Tuesday, October 28, 2014


Clinoclase crystals, with some other copper minerals, fo Majuba Hills Mine.  Width FOV ~4.0 cm.

Clinoclase is another one of those colorful hydrous copper arsenates: Cu3(AsO4)(OH)3.  It is more common than the previously mentioned (see Blog) strashimirite [Cu8(AsO4)4(OH)4-5H2O] but still is not overly abundant for collectors and usually is considered as rare.  My specimen came from the Majuba Hill Mine in Nevada (as did the strashimirite), the home to a variety of arsenate minerals found in the oxidized zone of the sulfide ore body.  All of these secondary copper arsenates seem to have been derived from the primary arsenic-bearing mineral, arsenopyrite (FeAsS).  My question has been, why do all of these different secondary copper arsenates form from the same primary mineral?  Well, I found an interesting article by Magalhães, Pedrosa de Jesus, and Williams (1988) noting that solubility products and formation-free energy seem to control the formation of different minerals.  These authors have produced a number of different stability field diagrams (equilibrium models) “illustrating the chemical conditions under which the various species may crystallize from aqueous solution.”  I had to dig into the deep recesses of my brain to think about some of my chemistry classes and the use of stability diagrams!  I don’t even pretend to understand all of the basic chemistry behind the diagrams but certainly can observe that clinoclase comes out of solution with a higher pH.  They also noted that some of the earliest-formed copper arsenates minerals may be replaced during later chemical changes where new minerals form.  Interesting stuff.  Mass of dark green arthurite crystals. Width FOV ~1.9 cm.
Clinoclase crystals,photomicrograph.  Width FOV ~1.3 cm.
Clinoclase (monoclinic) commonly forms nice crystals that generally are acicular in form, and have a nice vitreous luster.  The color varies but generally crystals are some sort of a blue-green although a dark blue is not uncommon.  It is rather soft at ~3 (Mohs) or less.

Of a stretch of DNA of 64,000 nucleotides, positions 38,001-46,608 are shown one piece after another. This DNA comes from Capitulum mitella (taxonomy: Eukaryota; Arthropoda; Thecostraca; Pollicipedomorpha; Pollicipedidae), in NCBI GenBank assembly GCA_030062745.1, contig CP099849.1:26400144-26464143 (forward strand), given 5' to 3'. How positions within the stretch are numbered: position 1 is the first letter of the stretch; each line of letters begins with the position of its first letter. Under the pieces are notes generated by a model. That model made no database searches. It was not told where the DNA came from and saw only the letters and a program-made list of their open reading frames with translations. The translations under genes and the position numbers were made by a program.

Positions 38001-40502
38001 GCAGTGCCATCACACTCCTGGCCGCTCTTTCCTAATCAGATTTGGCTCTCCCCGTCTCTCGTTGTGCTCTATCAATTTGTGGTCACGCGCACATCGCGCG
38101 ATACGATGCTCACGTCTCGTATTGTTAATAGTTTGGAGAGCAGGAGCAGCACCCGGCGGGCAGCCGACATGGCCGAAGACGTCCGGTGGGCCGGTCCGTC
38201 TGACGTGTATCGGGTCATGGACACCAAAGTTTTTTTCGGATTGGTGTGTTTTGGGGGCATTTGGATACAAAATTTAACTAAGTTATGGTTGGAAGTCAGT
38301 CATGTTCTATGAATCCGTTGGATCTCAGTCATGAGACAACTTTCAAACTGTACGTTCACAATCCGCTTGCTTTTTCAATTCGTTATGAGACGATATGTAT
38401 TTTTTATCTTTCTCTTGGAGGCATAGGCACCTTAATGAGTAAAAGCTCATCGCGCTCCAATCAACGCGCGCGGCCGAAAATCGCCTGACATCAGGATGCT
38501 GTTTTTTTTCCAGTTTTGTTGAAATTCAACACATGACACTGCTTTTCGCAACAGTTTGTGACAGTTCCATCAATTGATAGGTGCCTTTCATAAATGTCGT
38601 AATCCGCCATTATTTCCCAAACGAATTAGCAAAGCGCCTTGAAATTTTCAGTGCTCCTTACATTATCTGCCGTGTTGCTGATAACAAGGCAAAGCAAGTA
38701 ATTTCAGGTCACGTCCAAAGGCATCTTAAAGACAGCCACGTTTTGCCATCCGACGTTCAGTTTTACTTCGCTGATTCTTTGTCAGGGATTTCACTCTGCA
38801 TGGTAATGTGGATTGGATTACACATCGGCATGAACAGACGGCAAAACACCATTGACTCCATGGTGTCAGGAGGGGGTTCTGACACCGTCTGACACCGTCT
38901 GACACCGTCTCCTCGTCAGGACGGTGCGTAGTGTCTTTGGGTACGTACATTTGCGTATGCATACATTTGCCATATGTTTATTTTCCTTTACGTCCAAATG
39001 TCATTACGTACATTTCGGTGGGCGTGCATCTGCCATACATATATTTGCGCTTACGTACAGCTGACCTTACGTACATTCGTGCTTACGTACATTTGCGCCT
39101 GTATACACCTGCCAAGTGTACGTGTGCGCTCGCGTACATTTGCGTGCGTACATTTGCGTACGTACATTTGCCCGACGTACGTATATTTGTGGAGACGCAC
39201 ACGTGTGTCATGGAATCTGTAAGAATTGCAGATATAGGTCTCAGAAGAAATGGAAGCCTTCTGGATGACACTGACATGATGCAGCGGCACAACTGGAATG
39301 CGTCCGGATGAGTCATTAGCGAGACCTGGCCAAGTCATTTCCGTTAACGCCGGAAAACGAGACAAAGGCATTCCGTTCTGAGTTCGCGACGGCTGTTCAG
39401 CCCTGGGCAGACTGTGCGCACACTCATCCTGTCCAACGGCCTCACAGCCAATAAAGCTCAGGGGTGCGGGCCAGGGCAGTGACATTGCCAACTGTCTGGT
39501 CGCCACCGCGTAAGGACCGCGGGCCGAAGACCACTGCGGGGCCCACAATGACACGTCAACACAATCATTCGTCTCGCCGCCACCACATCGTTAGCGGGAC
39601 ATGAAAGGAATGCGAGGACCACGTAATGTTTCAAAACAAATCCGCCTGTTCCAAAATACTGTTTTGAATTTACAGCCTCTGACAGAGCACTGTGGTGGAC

Mass of dark green arthurite crystals. Width FOV ~1.9 cm.

The mineral at Majuba Hill that seems able to take advantage of whatever anions are present in the aqueous solutions is arthurite, a hydrous copper/iron arsenate: CuFe+++(AsO4,PO4,SO4)2(O,OH)2-4H2O.  The copper/iron usually combines with the arsenate radical (the originally described arthurite) but can also attach some phosphate or sulfate.  In addition, arthurite has a number of related minerals (Arthurite Group), seemingly in solid solution, where the copper cation is replaced by cobalt, iron++, zinc, or manganese.  So, there are a great variety of minerals, or possible arthurite-like minerals, with changes in the cations and/or the radicals!  I suppose that one needs sophisticated instrumentation to determine exact chemical composition.  I call my specimen arthurite since MinDat agrees with that mineral from Majuba Hill.
Arthurite crystals and sprays, photomicrograph.  Width FOV ~1.1 cm.
Arthurite (monoclinic) is “greener” than strashimirite or clinoclase and is an more of an emerald to dark apple green.  It is somewhat harder at ~4 (Mohs).  Crystals are acicular to prismatic and quite vitreous.  Like the other arsenates, arthurite is found in the secondary oxidized zone and is derived from arsenopyrite or enargite (Cu3AsS4).  However, I believe enargite is a minor component at Majuba Hill so the arsenic must come from the arsenopyrite.

Try to learn something about everything and everything about something.  Thomas Huxley

 Magalhães, M.C.F., J.D. Pedrosa de Jesus and P.A. Williams, 1988, The Chemistry of formation of some secondary arsenate minerals of Cu(II), Zn(II) and Pb(II): Mineralogical Magazine v. 52, no. 368.

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